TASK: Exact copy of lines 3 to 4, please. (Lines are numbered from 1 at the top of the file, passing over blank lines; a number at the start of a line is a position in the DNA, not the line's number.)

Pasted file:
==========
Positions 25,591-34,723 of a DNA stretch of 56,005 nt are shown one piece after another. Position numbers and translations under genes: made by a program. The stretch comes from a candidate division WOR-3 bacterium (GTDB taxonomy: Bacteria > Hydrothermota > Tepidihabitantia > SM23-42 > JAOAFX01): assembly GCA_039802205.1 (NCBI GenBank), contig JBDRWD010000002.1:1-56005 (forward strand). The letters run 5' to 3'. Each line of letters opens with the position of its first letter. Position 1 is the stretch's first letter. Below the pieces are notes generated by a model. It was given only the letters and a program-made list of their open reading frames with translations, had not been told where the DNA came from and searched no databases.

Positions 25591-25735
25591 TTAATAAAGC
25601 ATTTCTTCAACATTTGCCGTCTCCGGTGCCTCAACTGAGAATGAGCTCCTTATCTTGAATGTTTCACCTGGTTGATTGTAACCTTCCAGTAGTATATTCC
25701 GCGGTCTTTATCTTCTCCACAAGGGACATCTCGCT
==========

25591 TTAATAAAGC
25601 ATTTCTTCAACATTTGCCGTCTCCGGTGCCTCAACTGAGAATGAGCTCCTTATCTTGAATGTTTCACCTGGTTGATTGTAACCTTCCAGTAGTATATTCC